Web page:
This past week’s opening of the Culver City Expo station drew many to Culver City the day of the Summer Solstice. The sidewalks along Washington Building, enjoyed a lot foot traffic. Commissioned by Charles E. Lindblade, its two- year construction began in 1926. Lindblade, a business associate of city founder Harry Culver, engaged master builders Orlopp and Orlopp, who were listed on site in 1927.
The building designer was Arthur D. Scholz, with Orville L. Clark mentioned in old records as the probable consulting architect. Clark went on to design other local buildings, like Culver City's 1928 City Hall and its adjacent Fire Station #1.
The Washington Building was described in the owner's application for the National Register of Historic Places, as "Builder's Beaux Arts Classicism." The foundation and walls are both reinforced concrete. The areas of significance of the building fell into the categories of Architecture, Commerce and Community Planning and Development. The period of significance was considered to be 1926-1940, with Lindblade listed as the significant figure.
Lindblade(1887-1940), a real estate developer, served both as vice-president and president of Harry Culver's real estate firm. This building was constructed during Lindblade's most notable years, professionally, when he and Culver actively developed Culver City. Some of his activities listed in the 1929 Who's Who in California included service as a director of Security First National Bank of Los Angeles, Pacific Building and Loan Association, (which financed much of the city's early development), and he also served on the board of the Pacific Military Academy. Lindblade was a founding member of the Culver City Chamber of Commerce, he served as president of the Culver City Realty Board, (1927), and director of the California Real Estate Association (1928-29). He later worked in real estate with Culver’s brother in law, Earl Eastham.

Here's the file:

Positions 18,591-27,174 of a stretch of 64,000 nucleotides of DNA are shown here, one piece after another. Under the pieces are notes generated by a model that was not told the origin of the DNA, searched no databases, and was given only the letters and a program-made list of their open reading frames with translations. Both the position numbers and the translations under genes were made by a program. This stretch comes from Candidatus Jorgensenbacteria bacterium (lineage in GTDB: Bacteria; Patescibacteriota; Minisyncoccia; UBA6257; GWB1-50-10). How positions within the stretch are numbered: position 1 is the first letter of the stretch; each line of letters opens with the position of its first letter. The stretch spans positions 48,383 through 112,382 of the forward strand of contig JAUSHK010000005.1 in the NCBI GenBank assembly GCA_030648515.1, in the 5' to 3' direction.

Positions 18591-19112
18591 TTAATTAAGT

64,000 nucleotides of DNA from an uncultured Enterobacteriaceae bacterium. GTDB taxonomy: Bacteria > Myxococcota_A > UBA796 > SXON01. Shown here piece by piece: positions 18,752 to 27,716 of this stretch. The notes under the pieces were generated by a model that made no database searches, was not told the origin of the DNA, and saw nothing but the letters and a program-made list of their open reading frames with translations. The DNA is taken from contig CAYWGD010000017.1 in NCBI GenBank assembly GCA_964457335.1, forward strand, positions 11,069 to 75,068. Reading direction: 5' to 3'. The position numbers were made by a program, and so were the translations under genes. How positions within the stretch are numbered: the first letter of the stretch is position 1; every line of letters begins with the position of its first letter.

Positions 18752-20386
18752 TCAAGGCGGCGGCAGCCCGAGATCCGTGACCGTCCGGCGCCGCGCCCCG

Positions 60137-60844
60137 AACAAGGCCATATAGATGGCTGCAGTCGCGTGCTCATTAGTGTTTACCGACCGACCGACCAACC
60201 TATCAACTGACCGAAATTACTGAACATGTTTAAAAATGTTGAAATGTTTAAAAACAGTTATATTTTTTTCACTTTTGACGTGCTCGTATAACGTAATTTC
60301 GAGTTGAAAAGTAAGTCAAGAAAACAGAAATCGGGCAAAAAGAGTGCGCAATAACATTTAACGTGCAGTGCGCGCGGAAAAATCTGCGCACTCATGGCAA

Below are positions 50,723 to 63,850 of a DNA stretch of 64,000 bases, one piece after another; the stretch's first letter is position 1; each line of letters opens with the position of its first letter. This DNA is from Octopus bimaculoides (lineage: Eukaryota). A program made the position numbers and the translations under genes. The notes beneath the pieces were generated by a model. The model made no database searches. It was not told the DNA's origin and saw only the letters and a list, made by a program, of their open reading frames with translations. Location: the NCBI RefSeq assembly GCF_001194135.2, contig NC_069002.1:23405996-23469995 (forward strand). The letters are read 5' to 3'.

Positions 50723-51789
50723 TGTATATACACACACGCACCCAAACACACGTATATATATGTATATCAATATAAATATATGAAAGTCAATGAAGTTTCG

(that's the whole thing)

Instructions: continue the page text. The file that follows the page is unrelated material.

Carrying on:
The Washington Building reportedly cost $30,000 to construct. Its triangular shape earned its nickname "The Flatiron Building.” The structure occupies 135 feet of Washington Boulevard frontage, and stretches152 feet along Culver Boulevard. The two long sides converge to a flattened east wall of 12 feet (where Starbucks is today), while the west wall measures 68 feet wide.
In 1931, the Washington Building housed the local post office, until the Gateway Station was completed down the street in 1940. Other notable occupants of the building included the Lindblade Real Estate and Development Company from 1929-1932, the Draft Board during World War II, the MGM Fan Club after the war, a dentist, Dr. Connelly, the American National Insurance Co., a photographer, and attorneys F. A. Berry, Andrew Weissmen in the recent past, while today restaurants are complemented by Lundeens, a busy retail space.
The Washington Building, well cared for by its owner, BYCO, was awarded Landmark status by the City of Culver City in accordance with the C.C.M.C.’s historic preservation ordinance. It is also listed on the National Register of Historic Places, as are Culver City's Culver Hotel, the Citizen Building and the nearby Ivy Substation.